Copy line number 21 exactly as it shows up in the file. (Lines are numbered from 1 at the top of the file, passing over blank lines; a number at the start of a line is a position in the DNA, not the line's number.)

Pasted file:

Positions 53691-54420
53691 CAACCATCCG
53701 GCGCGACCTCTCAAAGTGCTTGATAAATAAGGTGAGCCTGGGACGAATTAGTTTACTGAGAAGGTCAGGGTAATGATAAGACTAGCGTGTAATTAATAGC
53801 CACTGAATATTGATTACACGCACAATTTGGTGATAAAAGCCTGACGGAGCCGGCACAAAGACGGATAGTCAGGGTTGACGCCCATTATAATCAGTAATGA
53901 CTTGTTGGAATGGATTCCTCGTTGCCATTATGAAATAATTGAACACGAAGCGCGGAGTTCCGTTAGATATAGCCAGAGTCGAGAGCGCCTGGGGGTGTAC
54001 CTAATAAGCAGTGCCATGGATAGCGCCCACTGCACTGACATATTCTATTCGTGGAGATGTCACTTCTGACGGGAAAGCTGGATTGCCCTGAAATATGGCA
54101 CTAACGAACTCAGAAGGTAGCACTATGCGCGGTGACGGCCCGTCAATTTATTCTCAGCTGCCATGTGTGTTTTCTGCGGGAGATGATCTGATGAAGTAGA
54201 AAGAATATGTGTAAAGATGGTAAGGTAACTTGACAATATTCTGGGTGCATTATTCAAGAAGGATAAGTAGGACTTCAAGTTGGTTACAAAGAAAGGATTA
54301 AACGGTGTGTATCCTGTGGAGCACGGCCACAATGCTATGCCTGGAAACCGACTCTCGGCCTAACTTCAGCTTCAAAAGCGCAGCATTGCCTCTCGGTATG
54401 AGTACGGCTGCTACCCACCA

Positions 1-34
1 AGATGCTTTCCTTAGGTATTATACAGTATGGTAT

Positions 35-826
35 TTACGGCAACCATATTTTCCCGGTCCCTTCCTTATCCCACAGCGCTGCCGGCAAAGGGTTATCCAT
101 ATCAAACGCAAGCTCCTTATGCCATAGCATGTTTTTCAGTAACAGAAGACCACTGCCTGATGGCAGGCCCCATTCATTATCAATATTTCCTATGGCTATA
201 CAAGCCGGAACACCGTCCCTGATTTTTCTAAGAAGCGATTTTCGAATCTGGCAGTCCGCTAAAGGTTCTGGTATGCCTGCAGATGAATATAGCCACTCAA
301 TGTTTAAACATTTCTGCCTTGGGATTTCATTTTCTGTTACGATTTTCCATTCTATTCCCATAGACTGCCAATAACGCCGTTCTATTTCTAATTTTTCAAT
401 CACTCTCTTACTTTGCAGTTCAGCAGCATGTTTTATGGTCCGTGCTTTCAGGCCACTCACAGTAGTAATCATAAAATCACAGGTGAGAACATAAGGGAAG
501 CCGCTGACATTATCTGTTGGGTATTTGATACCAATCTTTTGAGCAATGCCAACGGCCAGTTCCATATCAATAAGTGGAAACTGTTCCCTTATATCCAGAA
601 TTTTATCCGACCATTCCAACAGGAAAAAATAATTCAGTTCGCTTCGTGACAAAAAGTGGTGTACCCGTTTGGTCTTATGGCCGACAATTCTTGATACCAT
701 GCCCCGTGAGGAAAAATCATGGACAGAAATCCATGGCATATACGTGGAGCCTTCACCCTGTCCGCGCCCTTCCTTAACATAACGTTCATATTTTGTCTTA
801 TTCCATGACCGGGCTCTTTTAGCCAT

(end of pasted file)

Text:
701 GCCCCGTGAGGAAAAATCATGGACAGAAATCCATGGCATATACGTGGAGCCTTCACCCTGTCCGCGCCCTTCCTTAACATAACGTTCATATTTTGTCTTA